Europe is facing a shortage of skilled workers. The Basque experience could be the answer

Europe is facing a shortage of skilled workers. The Basque experience could be the answer

Europe is facing a demographic time bomb, and it’s threatening to worsen already critical labour shortages.

By 2035, there will be about 50 million fewer people of working age in Europe than in 2010.

Meanwhile, global GDP growth for 2023 stands at the lowest annual rate since the 2008 financial crisis, with the exception of the pandemic period, and prices of food and services continue to rise.

As we have seen in the past, the stress of a downturn can have generation-long impacts and, in some cases, hollow out labour forces as those with in-demand skills migrate to more resilient economies.

How countries approach these structural challenges will partly determine economic productivity in the years to come.

EU member states are struggling to attract workers

According to Eurostat, more than 75% of EU companies already struggle to find professionals with the necessary skills to fill jobs, hampering economic growth.

Moreover, shortages in sectors vital to the green and digital transition risk attaining common objectives of the EU’s industrial strategy.

The European Commission launched a key report earlier this month looking into what drives the lack of human capital and how to reverse it.

Many of these difficulties are linked to the inability of member states to attract and retain workers — with its impact being 10 times larger than that of skills requirements.

AP Photo/Francois Mori
People stand on a giant card of the Europan Union, during an opening ceremony at the Champs de Mars, in Paris, 2008 - AP Photo/Francois Mori

It reveals that many of these difficulties are linked to the inability of member states to attract and retain workers — with its impact being 10 times larger than that of skills requirements.

Yet, skills are still a crucial part of the equation. The report strongly highlights the need for skills intelligence, which meaningfully blends quantitative and qualitative information on labour market needs and skills, allowing skills anticipation.

This intelligence should inform targeted migration policy, another of the report’s main recommendations.

Basque Country's bold approach

The semi-autonomous Basque Country in northern Spain has dealt with many of the challenges wrought by demographic change and talent-flight first-hand.

It is one of Europe’s oldest regions, with 22% of its population aged 65 and over.

The loss of skills to retirement, coupled with an exodus of talent following the 2008 downturn, forced us to turn to proactive and innovative talent attraction policies and come up with what I consider the most comprehensive approach to tackling critical skills shortages in the EU.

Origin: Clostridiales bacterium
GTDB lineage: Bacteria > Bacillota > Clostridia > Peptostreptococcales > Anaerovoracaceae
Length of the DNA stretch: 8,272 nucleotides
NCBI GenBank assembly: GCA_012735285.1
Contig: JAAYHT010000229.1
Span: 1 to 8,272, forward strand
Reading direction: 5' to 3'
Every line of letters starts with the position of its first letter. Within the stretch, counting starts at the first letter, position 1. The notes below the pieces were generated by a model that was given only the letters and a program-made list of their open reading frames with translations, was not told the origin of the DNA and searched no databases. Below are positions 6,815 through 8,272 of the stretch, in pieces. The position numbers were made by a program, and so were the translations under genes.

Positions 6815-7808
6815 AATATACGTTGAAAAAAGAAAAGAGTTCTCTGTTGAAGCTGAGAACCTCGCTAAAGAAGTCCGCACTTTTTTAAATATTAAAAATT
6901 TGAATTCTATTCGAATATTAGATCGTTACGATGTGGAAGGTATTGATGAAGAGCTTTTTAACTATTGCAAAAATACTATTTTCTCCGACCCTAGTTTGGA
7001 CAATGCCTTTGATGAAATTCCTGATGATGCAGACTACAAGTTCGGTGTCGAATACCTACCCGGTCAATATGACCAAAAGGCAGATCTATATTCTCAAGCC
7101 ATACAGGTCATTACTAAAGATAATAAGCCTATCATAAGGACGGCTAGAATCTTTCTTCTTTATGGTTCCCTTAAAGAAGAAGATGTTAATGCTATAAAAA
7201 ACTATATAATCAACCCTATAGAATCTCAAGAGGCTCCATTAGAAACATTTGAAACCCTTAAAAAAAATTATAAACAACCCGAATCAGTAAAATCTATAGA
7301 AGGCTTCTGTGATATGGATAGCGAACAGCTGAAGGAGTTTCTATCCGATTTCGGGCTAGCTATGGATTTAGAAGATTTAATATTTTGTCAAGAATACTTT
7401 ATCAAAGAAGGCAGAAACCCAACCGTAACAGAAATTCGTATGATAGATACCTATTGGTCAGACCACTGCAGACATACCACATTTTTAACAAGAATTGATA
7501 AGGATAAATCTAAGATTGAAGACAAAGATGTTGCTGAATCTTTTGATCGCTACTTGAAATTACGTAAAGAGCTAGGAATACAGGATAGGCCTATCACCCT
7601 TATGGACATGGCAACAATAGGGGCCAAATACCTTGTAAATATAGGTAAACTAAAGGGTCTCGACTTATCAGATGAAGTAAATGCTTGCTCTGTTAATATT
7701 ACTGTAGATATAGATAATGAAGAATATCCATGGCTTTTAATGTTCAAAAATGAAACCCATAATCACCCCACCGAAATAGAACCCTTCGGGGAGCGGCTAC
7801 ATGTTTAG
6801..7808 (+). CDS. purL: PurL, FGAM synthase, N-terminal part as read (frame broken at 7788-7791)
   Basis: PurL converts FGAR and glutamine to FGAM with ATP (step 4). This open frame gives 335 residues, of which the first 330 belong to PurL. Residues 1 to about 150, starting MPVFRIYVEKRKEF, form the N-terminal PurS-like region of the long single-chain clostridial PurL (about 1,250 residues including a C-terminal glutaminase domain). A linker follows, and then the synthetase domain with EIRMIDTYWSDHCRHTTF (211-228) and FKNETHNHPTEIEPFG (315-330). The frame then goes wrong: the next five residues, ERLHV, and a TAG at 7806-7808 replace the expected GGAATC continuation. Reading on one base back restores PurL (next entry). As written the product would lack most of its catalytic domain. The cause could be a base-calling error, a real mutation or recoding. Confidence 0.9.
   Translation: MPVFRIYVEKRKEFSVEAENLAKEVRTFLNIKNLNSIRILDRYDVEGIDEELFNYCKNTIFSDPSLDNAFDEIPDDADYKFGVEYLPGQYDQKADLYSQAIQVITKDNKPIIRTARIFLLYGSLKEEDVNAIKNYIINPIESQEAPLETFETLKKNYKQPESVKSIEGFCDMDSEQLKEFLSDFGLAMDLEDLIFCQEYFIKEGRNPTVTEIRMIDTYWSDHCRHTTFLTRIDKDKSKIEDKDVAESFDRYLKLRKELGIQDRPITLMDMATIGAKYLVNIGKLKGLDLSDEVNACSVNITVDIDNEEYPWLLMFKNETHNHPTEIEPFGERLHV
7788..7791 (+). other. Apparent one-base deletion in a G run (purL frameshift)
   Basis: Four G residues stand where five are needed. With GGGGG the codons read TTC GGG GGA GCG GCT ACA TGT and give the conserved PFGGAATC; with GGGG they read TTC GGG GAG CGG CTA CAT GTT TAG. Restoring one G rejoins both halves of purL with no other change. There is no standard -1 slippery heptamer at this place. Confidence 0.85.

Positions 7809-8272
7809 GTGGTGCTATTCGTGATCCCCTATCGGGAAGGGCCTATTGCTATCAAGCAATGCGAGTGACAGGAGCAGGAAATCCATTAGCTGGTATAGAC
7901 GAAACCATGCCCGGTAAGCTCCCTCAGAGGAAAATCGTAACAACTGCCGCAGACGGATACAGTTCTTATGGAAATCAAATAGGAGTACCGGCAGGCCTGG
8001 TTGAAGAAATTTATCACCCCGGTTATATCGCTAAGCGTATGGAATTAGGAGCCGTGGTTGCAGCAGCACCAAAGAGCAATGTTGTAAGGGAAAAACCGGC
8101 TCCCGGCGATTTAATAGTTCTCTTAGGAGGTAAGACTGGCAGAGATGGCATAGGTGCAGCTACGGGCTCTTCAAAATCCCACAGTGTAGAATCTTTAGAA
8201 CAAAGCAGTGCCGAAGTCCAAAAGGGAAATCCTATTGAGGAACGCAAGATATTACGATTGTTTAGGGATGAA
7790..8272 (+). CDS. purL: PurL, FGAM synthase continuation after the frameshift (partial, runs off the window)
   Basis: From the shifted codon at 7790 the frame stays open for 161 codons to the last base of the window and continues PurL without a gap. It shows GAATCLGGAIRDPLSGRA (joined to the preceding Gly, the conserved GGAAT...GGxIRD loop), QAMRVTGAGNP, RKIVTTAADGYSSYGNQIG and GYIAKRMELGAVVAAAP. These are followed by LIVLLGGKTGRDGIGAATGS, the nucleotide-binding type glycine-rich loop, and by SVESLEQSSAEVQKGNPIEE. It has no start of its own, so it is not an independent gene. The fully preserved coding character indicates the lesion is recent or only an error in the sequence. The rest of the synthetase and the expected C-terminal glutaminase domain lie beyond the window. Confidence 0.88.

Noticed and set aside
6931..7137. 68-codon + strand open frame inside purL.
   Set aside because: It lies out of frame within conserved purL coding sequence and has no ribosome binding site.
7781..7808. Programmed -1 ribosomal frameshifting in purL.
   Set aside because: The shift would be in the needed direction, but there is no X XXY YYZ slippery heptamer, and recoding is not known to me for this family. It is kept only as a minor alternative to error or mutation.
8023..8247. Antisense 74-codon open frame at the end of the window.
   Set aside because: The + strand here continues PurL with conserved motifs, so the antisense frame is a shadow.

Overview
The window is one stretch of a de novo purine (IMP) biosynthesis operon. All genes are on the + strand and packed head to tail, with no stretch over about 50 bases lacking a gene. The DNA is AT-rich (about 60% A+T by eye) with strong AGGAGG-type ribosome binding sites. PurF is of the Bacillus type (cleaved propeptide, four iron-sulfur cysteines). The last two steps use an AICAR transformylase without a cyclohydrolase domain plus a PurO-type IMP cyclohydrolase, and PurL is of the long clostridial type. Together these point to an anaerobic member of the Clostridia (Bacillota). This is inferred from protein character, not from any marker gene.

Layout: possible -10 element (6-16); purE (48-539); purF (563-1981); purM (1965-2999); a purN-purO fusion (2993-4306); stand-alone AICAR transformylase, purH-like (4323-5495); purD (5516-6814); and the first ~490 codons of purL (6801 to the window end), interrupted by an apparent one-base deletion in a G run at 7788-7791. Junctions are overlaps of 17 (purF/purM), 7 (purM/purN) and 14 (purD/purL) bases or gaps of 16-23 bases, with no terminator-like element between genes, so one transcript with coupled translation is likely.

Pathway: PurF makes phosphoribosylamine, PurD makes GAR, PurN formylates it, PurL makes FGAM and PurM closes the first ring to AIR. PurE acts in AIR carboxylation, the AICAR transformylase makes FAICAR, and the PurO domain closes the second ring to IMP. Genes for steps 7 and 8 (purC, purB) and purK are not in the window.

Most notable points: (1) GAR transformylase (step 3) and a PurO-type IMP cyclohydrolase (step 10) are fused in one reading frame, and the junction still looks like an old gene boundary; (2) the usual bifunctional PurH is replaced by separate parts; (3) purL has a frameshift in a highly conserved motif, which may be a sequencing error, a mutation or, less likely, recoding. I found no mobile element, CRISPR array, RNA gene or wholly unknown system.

Our strategy combines tax incentives and publicly funded relocation and headhunting services, which complement the central government’s visa schemes, to ensure that talent attraction is targeted and can drive economic growth and prosperity in the long run.

AP Photo/Alvaro Barrientos
A Tamborillera carries a Basque flag as she marches during El Dia Grande celebrations in the Basque city of San Sebastian, January 2019 - AP Photo/Alvaro Barrientos

Today, the city of Bilbao, the Basque Country’s main capital, is considered one of the world’s leading urban centres for talent retention capacity and has been recognised as the tenth-best large European city in terms of attraction of direct foreign investment by the fDi Intelligence magazine.

Our strategy combines tax incentives and publicly funded relocation and headhunting services, which complement the central government’s visa schemes, to ensure that talent attraction is targeted and can drive economic growth and prosperity in the long run.

High-skilled professionals who relocate to the Basque Country are offered an income tax rebate of up to 50% for up to 11 years. It is the boldest aspect of our approach on behalf of the Government of Biscay and the Basque Government.

A tailored approach to tackle real obstacles

We collaborate with the regional government and Basque universities and carry out our own research to gauge labour demand in real-time.

This intelligence allows us to micro-target our response to particular sectors and feed major employers in our region, such as Iberdrola and Mercedes.